During her lifetime, Gill created thousands of works of art, in what she described as a mediumistic trance state. Her art is characterized by swirling geometric patterns  and intricate designs, zigzags and checkered areas, spirals and mazes, stairways and architectural forms, [Image at right] with floating female faces peering through the cascading ectoplasmic forms of her compositions. Gill’s work reveals the otherworldly realms she envisioned and artistically rendered during her entranced states. Her works were not regarded primarily as artistic expressions, but viewed as proof of communication with other realms, as the designs were guided by the intervention of spirit beings.

Like other Spiritualists, Gill did not attribute her art to her own abilities, but considered herself to be a physical vessel through which the spirit world could be expressed. The manifestation of physical “proofs” was an important aspect of the early Spiritualist movement, providing evidence of the spirit world, whether through mysterious rappings (as in the case of the Fox sisters initially), table-turning, the appearance of ectoplasm, spiritualist drawings and paintings, automatic writing through the use of planchettes, spirit photography, or other kinds of materialization. The physical manifestations produced through Spiritualist practices were characterized by the phenomenon of automatism, in which the personality of the individual is subordinate to that of the spirit realm and the medium becomes a conduit, communicating messages or spontaneously producing art and writings that are outside of one’s conscious control.

As Massimo Introvigne notes, there are at least three distinct types of spirit art: 1) “precipitated” works that appear seemingly without the use of human hands, with the spirits believed to produce the art directly; 2) portraits of spirits said to be present during séances who are then painted by mediums; and 3) artworks produced by mediums whose hands are guided by spirits (Introvigne 2017). Gill’s art fits into in the third category, as her works were attributed to the guidance and direct control of the spirit realm. [Image at right] While her art consists primarily of visions of the spirit world, it also includes references to specific Spiritualist principles.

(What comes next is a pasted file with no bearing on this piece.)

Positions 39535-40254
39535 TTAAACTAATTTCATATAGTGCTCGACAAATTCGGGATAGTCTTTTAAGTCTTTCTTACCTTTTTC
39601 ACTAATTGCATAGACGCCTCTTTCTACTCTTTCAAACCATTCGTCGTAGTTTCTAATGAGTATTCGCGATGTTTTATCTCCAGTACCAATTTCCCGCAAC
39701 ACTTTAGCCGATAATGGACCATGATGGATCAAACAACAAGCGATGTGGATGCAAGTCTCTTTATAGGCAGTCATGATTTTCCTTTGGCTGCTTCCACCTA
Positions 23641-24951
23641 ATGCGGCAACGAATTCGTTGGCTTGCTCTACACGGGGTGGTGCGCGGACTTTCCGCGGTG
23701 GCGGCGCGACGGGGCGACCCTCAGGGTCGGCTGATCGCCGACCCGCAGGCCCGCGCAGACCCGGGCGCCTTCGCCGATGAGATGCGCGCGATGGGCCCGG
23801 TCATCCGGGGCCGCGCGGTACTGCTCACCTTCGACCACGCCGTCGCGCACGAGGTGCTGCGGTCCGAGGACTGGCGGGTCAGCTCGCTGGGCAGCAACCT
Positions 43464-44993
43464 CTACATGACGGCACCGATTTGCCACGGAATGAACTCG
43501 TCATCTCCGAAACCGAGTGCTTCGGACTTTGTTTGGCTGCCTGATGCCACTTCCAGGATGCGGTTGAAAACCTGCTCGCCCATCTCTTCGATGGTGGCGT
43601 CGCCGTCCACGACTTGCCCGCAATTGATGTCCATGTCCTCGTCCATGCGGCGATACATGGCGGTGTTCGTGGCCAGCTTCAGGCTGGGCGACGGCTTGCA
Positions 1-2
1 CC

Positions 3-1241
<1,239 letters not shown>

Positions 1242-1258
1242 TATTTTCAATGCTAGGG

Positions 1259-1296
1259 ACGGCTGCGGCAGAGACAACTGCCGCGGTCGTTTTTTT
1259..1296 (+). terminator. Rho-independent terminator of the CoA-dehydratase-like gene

Gill was born (as Maud Ethel Eades) on January 19, 1882 out of wedlock in Walthamstow (the East End of London) to Emma Elizabeth Eades and an unnamed father. Her mother Emma, twenty-six years old at the time, was sent to the home of Joseph and Sarah Leakey to avoid public shame over her illegitimate child. Emma eventually returned to live with her parents, but the young Maud was cared for by the Leakeys who were paid to be her caretakers from 1882–1891. In September 1891 Maud briefly moved in with her aunt Kate Gill, but she was unable to support her, and at the age of nine Maud was sent to Dr. Barnardo’s Girls Village Home in Barkingside. In this orphanage she was taught various domestic skills and attended Bible classes, which later influenced her art.

In 1896, Maud was sent to Canada with other British orphans as part of a labor program intended to offer poor children “opportunities” not available in England. She worked as a domestic servant and farm laborer for various families during this time, became homesick and longed to return to England, which she did in November 1900. Upon returning, she was employed as a nurse and in 1904 again lived with her widowed aunt, Kate Gill in east London. A practicing Spiritualist medium, Kate conducted séances and is believed to have inspired Maud’s interest in Spiritualism, although Maud may have been introduced to such beliefs earlier by her Spiritualist grandmother Caroline Eades (Ayad 2013). During this time Maud began a relationship with Kate’s son, Tom Gill, and they were married in 1907. Maud now called herself Madge Gill. Although her marriage struggled and she suffered from various health problems, Madge Gill gave birth to three sons, Laurie, Reggie, and Bob between 1906 and 1913.